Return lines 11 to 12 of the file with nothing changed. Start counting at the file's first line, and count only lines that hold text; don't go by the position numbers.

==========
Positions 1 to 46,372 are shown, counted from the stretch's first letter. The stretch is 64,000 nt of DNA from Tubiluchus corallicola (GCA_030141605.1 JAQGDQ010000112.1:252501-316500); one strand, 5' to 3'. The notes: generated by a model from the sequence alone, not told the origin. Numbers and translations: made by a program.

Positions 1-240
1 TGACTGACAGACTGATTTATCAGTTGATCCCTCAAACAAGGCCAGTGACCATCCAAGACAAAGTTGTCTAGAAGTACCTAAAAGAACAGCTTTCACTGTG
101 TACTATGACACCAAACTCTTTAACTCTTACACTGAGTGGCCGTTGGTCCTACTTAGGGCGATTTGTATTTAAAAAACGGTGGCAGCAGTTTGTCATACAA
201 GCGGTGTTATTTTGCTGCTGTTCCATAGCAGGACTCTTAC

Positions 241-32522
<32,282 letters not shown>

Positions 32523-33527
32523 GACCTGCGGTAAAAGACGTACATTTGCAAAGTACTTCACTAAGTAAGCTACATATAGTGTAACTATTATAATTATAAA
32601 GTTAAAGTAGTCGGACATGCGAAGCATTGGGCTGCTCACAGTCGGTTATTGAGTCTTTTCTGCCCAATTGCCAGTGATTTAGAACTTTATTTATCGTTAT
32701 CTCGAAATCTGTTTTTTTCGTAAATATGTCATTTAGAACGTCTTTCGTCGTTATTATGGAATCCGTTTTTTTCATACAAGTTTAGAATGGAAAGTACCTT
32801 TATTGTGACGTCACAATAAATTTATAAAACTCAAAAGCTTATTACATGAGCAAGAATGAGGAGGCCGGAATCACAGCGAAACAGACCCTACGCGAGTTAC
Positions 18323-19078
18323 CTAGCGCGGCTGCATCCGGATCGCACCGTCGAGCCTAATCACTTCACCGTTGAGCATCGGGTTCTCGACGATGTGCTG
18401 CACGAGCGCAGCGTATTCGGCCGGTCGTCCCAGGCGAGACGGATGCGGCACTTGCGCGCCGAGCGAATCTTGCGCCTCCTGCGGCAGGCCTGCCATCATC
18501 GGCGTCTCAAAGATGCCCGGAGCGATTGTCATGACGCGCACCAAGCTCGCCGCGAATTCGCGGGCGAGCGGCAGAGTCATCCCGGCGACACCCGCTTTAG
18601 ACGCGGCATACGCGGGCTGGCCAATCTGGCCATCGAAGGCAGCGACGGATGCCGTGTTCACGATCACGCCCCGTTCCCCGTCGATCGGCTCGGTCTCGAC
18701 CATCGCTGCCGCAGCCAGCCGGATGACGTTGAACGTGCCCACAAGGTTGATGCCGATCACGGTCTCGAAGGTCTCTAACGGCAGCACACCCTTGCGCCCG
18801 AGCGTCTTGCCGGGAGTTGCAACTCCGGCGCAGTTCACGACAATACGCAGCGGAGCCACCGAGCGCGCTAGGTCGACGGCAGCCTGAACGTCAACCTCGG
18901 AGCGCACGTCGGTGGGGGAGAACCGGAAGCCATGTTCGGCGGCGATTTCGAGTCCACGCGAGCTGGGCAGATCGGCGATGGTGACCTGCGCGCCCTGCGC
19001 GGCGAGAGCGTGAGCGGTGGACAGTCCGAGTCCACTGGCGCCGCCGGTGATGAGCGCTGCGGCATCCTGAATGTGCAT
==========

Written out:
32701 CTCGAAATCTGTTTTTTTCGTAAATATGTCATTTAGAACGTCTTTCGTCGTTATTATGGAATCCGTTTTTTTCATACAAGTTTAGAATGGAAAGTACCTT
32801 TATTGTGACGTCACAATAAATTTATAAAACTCAAAAGCTTATTACATGAGCAAGAATGAGGAGGCCGGAATCACAGCGAAACAGACCCTACGCGAGTTAC